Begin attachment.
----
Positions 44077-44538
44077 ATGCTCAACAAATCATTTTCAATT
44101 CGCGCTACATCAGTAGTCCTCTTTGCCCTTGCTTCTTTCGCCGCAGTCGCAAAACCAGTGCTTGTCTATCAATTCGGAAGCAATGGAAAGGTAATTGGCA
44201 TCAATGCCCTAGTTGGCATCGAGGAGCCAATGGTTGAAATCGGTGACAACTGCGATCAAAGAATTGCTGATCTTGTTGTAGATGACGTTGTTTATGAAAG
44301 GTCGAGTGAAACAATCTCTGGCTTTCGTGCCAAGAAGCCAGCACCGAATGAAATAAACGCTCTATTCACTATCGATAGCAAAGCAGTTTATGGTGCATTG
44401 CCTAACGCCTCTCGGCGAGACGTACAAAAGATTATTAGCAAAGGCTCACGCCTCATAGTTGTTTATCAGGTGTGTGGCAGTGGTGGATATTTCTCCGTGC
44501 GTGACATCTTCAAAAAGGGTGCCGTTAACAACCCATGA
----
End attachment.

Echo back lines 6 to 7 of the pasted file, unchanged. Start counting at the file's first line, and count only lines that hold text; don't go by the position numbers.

44401 CCTAACGCCTCTCGGCGAGACGTACAAAAGATTATTAGCAAAGGCTCACGCCTCATAGTTGTTTATCAGGTGTGTGGCAGTGGTGGATATTTCTCCGTGC
44501 GTGACATCTTCAAAAAGGGTGCCGTTAACAACCCATGA